Furthermore, the fact that concrete can be used underwater without eroding, allowed for the development of other innovations, such as the creation of more complex bridge structures. In fact, one of the most interesting things that were discovered about this concrete was that when it used lime clasts, it was able to effectively reseal any cracks on its own when exposed to water because of calcium carbonate buildup. This meant that Roman concrete could be self-repairing.
It’s no wonder then that the Romans realized that this newly produced substance was superior to something like marble as it allowed for easier sculpting and decorating, and it could be produced locally and was thereby cost-effective. This development ultimately paved the way for the Roman architectural revolution, which is also known as the concrete revolution, which would radically alter and expand Roman life. Concrete was a major factor that led to the growth of the Roman Empire, and it allowed for the development of massive cities that used intricate infrastructure methods.
This ultimately leads to the next of their major innovations, and it also leads to a question: who invented the arches? Was it the Romans?
It is commonly the Romans who are associated with Roman arches, as the name may suggest, but who really invented the arches? We do not actually know who exactly invented the arches, but they do appear to have been used by the Ancient Greeks, Etruscans, and others, but there is a reason that we associate arches with Romans. We have this association because it was the Romans who more widely adopted the arch as an integral aspect of their architecture in general.
This means that the Romans did not invent the arches, but they did perfect them.
These new Roman arches allowed for a lack of reliance on columns in general, and it allowed for the development and proliferation of other structures in Roman society such as bridges and aqueducts. These Roman arches were also true arches. This meant that their arches were constructed out of carefully cut stone that was ultimately supported by a central keystone that stopped the entire structure from collapsing. This seemingly simple architectural design would become an integral part of Roman architecture as it almost entirely replaced the old post-and-lintel system favored by the Ancient Greeks.
Roman arches allowed buildings to have far larger interiors that were unobstructed by columns, and this allowed for more intricate decoration that led Roman buildings to have far more internal ornamentation than prior architectural styles. In addition, Roman arches were used in far more than simply the construction of standard buildings, they also built arches that stood on their own. These triumphal arches, like the Arch of Constantine, were used to signify victories that the Roman people had attained. It is clear from this that Roman arches became an important part of Roman life in general.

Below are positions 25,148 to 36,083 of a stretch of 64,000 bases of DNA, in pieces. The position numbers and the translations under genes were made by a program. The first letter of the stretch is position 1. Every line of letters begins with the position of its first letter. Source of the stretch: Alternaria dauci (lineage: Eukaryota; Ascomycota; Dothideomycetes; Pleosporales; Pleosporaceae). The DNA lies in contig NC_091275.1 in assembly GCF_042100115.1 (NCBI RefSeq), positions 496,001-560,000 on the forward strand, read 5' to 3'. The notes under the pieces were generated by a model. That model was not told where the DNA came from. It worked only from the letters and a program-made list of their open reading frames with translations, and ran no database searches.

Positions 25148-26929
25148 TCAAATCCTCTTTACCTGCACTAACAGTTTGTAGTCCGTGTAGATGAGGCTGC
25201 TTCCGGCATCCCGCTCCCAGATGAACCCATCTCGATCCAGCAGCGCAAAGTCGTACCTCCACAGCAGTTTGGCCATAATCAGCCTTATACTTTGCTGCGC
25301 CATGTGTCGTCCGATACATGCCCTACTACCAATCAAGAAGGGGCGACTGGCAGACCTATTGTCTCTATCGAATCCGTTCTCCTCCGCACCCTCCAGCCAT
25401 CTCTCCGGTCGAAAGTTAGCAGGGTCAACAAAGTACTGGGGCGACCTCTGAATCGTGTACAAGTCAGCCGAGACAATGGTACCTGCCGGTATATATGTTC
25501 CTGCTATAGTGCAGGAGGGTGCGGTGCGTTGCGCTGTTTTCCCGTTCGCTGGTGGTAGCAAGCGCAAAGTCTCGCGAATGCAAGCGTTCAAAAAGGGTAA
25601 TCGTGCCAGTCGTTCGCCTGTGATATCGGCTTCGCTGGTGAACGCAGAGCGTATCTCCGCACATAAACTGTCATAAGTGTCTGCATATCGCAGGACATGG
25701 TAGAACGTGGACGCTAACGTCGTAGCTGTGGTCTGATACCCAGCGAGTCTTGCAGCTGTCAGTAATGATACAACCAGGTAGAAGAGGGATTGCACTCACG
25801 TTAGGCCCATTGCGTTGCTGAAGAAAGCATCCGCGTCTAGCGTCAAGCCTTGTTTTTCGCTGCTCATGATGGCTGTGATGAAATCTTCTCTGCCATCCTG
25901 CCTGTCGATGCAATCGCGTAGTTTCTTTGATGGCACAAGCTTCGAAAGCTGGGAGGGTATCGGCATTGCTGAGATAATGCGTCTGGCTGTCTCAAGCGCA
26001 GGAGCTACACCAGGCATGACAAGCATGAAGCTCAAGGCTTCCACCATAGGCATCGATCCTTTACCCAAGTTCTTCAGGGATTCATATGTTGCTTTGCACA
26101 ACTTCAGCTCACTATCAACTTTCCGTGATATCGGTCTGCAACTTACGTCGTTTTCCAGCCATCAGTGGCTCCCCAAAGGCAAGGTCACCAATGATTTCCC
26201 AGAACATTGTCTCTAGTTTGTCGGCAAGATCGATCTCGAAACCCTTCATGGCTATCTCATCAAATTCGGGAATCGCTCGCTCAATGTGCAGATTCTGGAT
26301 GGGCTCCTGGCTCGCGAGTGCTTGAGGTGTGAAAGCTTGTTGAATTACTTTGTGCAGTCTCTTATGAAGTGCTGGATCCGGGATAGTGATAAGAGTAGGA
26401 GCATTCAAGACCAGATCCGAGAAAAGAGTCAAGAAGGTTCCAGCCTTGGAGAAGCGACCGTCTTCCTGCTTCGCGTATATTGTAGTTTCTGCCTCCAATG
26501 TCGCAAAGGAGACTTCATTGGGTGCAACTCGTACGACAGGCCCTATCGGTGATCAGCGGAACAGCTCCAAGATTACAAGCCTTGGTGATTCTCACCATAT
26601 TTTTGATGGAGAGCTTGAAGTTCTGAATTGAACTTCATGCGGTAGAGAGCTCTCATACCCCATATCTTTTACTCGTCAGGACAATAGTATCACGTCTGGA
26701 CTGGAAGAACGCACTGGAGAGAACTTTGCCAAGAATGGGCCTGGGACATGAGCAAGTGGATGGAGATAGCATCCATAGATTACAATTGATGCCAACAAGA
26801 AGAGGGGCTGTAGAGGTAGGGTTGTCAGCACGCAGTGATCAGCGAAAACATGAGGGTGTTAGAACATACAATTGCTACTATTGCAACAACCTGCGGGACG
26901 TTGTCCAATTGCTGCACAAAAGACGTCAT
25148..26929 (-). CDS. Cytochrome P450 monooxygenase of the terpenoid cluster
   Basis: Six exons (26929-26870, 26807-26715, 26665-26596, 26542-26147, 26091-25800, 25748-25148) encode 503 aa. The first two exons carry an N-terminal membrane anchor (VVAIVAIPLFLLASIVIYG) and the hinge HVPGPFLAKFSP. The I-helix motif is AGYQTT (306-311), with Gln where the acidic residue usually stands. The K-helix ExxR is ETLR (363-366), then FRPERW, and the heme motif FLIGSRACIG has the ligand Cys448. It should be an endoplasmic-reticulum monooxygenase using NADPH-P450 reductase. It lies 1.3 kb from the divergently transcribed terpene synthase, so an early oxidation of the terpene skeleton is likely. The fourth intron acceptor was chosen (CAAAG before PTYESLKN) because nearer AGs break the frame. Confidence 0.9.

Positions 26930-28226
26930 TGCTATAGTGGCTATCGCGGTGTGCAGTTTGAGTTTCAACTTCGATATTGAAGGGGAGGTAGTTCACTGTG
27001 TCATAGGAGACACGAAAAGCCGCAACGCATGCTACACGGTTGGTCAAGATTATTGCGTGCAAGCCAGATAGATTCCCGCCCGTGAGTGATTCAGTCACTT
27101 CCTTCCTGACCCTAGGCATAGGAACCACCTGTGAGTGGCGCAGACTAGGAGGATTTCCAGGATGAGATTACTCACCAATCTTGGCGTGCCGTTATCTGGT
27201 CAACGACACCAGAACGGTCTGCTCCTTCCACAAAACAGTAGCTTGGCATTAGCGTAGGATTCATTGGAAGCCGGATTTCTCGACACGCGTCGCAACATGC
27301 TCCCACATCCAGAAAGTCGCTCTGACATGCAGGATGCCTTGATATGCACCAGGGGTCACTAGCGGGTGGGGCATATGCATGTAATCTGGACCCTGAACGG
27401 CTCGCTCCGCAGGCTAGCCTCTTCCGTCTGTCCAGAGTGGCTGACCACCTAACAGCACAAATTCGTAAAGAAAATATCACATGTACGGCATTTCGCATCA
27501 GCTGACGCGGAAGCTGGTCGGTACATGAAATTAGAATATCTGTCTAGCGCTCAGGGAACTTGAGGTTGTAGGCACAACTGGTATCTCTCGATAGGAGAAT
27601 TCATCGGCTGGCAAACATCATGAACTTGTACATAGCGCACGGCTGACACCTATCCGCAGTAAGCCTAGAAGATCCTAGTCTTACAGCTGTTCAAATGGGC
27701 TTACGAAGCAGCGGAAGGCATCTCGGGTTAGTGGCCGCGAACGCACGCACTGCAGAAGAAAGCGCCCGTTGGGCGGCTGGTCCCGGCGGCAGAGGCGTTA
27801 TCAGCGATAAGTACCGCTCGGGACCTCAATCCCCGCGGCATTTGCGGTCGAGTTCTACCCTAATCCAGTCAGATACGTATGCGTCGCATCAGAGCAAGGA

They were used extensively and for a variety of purposes. They also allowed for some of the other innovations that will be discussed below.
Roman arches may have been an architectural marvel, but one of the greatest strengths that the Ancient Roman civilization was able to produce was its vast infrastructure. The use of the first real roads allowed the Roman Empire to expand far beyond its original borders. It allowed for easier movement and the expansion of trade.
Some of the first major roads were developed by Romans for this purpose.
One of the most famous of these vast road structures is the Appian Way. This road was the first major paved road, and it was first built in the middle of the 4th century BCE. This road connected Brindisi to Rome and was impressive in its own right, such as with a 1 km tunnel that was required to connect this road to an important Roman naval base.
The Appian Way; Nicolò Musmeci, Public domain, via Wikimedia Commons
Roads were considered, by the Romans, to be an integral part of their expansion efforts, and because of this we have a modern expression: “All roads lead to Rome.” The Roman development of road structures allowed for their expansion and their fame to this day. In addition to roads, other infrastructure projects developed during the time of the Ancient Romans.
Aqueducts are large canal systems that allowed water to be transported to places that did not otherwise have natural water sources. These structures used Roman arches to move the water and to ensure that the aqueducts would remain sturdy. In fact, some of these aqueducts were so sturdy that they still exist to this day, such as the Pont du Gard. The Pont du Gard actually shows how advanced these structures were because that lengthy structure does not actually use any mortar.
The stones were cut so precisely and connected via keystones that the aqueduct has survived, since the time of the Ancient Romans, until now.
Aqueducts were integral to the development of Rome itself as an international powerhouse. Multiple major aqueducts flowed into the city, and this allowed for a far healthier, cleaner city that became a point of pride for this growing Empire. Alongside this aqueduct system, the Romans also developed intricate sewer systems that furthered the cleanliness of Rome by transporting waste far from the city. The movement of water is important for a growing civilization and the Romans perfected it.